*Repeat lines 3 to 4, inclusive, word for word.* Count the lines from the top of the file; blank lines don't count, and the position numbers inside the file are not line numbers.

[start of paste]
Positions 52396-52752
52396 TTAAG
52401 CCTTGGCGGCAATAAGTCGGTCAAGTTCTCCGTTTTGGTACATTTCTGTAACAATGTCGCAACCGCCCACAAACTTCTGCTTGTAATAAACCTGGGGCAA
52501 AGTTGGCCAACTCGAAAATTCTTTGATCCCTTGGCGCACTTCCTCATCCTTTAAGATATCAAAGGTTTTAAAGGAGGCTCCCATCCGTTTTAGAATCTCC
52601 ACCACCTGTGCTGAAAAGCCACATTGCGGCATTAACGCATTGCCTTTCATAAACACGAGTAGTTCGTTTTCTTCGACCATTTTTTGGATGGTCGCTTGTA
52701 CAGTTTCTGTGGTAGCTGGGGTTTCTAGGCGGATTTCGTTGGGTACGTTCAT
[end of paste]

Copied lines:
52401 CCTTGGCGGCAATAAGTCGGTCAAGTTCTCCGTTTTGGTACATTTCTGTAACAATGTCGCAACCGCCCACAAACTTCTGCTTGTAATAAACCTGGGGCAA
52501 AGTTGGCCAACTCGAAAATTCTTTGATCCCTTGGCGCACTTCCTCATCCTTTAAGATATCAAAGGTTTTAAAGGAGGCTCCCATCCGTTTTAGAATCTCC